Most investors are familiar with the basic parameters of stock options. A call option gives the buyer the right to buy a specific stock at a predetermined price within a certain timeframe. A put option gives the buyer the right to sell a specific stock at a set price within a certain timeframe.
When you sell options, however, the responsibility shifts from a right to buy or sell to an obligation to buy or deliver the underlying stock. With equity values of energy companies collapsing over the past several weeks, long-term investors may wish to consider selling puts on them.
When you sell a put option, you are obligating yourself to buy the underlying stock (in option parlance, this is known as having the stock "put" on you) at a certain price inside a certain timeframe. For this obligation you are paid an option premium.
With shares close to $10, Chesapeake Energy (CHK) may be one of the most compelling energy bets today. The company is refreshed with a fantastic CEO in Doug Lawler who is monetizing assets very attractively. Chesapeake's book value today stands at $15 and what is intriguing is that this value reflects an asset write-down to reflect today's lower energy prices.
Because of this and many other facts that I've written about over the past months, I recently sold a boatload of the January 2016 $10 put contracts for around $1.25 or $125 per contract. If Chesapeake shares fall to $10 any time between now and the third week of January, I will be required to buy the equivalent amount of shares based on the contracts I've sold. But I keep the premium, essentially paying $8.75 per share of CHK stock -- a price I'm willing to load up on. If, on the other hand, shares don't touch $10, I keep the option premiums.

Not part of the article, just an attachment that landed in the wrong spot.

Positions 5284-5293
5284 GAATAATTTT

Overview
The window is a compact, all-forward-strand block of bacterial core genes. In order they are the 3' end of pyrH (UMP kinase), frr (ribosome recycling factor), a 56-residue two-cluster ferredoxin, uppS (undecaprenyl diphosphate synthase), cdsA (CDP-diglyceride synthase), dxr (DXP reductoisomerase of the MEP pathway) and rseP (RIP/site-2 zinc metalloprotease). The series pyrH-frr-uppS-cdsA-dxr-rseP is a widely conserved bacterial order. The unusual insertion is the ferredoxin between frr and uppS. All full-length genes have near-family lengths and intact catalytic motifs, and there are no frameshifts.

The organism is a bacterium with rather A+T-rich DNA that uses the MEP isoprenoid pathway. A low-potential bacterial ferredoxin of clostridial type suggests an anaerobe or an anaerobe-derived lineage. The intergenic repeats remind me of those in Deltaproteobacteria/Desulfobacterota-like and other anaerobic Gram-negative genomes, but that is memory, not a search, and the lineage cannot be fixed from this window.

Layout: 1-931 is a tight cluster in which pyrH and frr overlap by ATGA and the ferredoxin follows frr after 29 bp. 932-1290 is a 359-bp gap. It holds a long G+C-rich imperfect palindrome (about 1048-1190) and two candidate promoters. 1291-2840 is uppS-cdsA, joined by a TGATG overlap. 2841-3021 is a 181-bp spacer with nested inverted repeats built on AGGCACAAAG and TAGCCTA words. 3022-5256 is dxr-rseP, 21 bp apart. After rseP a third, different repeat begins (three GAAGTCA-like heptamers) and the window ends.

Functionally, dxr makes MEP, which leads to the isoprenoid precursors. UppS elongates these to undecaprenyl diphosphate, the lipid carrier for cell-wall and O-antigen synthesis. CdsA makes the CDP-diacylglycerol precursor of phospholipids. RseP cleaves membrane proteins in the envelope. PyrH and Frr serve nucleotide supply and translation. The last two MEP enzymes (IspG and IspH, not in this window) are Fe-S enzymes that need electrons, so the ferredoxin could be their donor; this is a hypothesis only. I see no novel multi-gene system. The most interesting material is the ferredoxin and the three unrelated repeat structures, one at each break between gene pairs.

The caveat to selling puts, in my view, is to be willing and able to own the stock. If you sold 100 contracts of CHK based on the above and had to take delivery of the shares you will have to be able to buy 10,000 for $10, or $100,000 less the premium you are paid. Selling put options creates a lot of leverage that you have to be able to assume.
But if you believe that energy stocks are in a cyclical downturn and that the cycle will reverse itself over the next several years, now may be a good time to put long-term capital to work. In addition to Chesapeake, Murphy Oil (MUR), Consol Energy (CNX) and BP (BP) are attractive names to consider. These are all names that can withstand the low price environment and do well if oil stabilizes near today's prices.
The bottom for oil may not have been reached yet, and prices that look low could get lower. Before selling any puts, the idea of owning the stock has to be attractive to you.